Vintage Q & A – What’s wrong with zippers and bows?
One of my lovely, vintage loving friends emailed me with a fascinating question:
Recently, I watched the movie, “Dancing Lady” (1933) with Joan Crawford, Clark Gable, Franchot Tone and Fred Astair. Check it out at http://us.imdb.com/title/tt0023926/
It’s not a great movie – except for the CLOTHES! Joan Crawford is a burlesque dancer (stripper), waiting for her big break on Broadway. She meets a drunky society guy who wants to clean her up and take her home to Mom, so he pays for her to get into a Broadway show, but it turns out she can really dance! And she falls in love with the director (Clark Gable). But that’s not my question – the society swell tells her at the start that she’s got to clean up her burlesque ways if she’s going to make it in high society. First, he tells her to “buy a dress without zippers” and then to “stop wearing shoes with bows on them.” Why? I’ve just been puzzled by this since I saw the movie. I think it may be that shoes with bows were the equivalent of “hoochie” shoes back then, but I really don’t get the zipper comment. Can you help?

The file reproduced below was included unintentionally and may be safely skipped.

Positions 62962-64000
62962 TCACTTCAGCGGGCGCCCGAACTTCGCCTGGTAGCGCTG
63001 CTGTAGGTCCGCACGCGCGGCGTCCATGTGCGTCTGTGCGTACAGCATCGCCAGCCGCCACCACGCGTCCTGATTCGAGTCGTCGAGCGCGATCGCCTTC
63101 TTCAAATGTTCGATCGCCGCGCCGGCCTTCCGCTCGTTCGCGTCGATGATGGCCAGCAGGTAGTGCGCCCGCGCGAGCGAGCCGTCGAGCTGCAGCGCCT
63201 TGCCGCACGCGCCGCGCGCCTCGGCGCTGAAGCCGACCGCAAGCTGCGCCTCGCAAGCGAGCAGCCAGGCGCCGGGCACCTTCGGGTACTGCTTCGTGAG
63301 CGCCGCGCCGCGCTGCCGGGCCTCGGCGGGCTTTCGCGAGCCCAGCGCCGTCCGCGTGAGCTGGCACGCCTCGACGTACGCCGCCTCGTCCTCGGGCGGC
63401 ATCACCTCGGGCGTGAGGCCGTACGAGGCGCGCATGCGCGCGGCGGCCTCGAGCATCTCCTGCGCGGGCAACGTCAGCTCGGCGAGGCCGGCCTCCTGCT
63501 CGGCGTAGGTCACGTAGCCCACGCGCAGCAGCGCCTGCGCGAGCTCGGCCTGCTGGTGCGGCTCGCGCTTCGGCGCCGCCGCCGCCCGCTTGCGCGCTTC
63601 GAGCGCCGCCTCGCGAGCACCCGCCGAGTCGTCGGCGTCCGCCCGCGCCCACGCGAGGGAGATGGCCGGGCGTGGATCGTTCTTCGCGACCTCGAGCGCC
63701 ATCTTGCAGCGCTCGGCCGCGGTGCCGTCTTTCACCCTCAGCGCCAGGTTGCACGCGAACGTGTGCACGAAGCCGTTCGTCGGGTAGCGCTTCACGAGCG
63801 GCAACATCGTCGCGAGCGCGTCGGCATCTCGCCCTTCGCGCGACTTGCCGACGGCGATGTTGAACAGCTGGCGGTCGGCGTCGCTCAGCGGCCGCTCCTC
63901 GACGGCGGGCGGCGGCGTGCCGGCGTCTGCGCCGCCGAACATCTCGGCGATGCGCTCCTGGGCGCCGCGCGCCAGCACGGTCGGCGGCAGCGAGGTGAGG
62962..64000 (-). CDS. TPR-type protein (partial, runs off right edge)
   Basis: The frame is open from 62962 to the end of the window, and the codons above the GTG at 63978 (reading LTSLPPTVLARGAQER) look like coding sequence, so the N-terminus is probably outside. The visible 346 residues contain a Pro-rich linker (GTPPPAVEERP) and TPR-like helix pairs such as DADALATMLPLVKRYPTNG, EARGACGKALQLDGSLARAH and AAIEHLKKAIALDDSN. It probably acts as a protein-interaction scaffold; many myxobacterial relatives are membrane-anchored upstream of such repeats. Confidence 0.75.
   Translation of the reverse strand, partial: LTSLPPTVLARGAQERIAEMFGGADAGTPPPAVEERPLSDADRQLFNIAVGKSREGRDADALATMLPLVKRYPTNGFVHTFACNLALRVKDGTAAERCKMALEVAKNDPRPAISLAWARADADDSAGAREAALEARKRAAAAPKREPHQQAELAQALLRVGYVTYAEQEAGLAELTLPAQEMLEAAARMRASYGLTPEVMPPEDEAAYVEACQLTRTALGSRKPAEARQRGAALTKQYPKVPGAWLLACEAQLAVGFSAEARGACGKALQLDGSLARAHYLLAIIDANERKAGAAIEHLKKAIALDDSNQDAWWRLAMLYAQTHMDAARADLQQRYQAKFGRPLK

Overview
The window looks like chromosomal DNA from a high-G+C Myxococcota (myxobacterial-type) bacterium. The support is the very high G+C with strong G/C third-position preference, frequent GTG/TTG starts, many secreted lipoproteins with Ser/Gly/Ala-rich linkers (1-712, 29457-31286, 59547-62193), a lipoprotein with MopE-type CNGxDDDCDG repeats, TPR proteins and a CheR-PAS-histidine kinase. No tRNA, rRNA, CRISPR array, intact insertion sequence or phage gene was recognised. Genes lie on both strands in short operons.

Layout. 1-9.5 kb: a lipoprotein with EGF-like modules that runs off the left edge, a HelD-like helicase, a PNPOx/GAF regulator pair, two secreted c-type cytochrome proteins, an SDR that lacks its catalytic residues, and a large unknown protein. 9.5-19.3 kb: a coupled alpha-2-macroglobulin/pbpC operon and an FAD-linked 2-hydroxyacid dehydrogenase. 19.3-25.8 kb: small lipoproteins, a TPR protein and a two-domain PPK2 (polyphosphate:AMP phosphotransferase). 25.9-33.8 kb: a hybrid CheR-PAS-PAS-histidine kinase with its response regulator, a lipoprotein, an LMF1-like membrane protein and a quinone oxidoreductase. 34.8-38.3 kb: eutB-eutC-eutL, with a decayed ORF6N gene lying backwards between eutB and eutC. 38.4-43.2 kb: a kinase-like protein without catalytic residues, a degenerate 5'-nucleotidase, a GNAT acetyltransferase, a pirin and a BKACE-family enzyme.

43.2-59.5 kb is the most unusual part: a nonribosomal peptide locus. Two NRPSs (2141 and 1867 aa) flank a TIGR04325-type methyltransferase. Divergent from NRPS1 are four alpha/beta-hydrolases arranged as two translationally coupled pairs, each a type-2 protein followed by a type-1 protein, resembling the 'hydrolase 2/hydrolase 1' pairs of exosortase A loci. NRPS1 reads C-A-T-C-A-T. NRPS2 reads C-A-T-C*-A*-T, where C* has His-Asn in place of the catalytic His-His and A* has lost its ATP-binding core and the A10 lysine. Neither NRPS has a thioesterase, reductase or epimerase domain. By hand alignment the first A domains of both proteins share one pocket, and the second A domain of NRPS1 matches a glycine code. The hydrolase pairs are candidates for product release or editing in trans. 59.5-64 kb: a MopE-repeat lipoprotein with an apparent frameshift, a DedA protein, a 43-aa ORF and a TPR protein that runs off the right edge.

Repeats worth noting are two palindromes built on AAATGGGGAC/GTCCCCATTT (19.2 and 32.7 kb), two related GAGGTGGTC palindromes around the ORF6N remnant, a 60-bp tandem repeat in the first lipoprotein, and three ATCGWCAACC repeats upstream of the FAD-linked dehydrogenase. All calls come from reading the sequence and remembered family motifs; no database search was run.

Curious in Orange,
Well now I have to see this movie! Joan Crawford as a burlesque dancer – perfect! My feeling is that zippers on women’s garments were meant for easy on, easy off action – if you know what I mean. Show girls would need to get their costumes off in a snap, er, zip.
Zippers were introduced to women’s fashion in 1935 by Elsa Schiaparelli. An innovative designer, Schiaparelli loved using unusual fabrics and details. She had the zippers dyed to match the fabric. Up until this point, you saw zippers on men’s trousers and corsets. This is probably another reason why zippers weren’t considered appropriate for a “lady”.
Bows on shoes were often found on dancers shoes as well, not on the toes of upper crust ladies. They weren’t considered very chic in the 1930s. But good old Elsa, always pushing the envelope, loved bows as well. In fact, her knit sweater with a bow tie pattern.
Just one more example of why following fashion rules leads to boring, cloned style. Elsa Schiaparelli would have been proud of Joan Crawfor’s tarty character.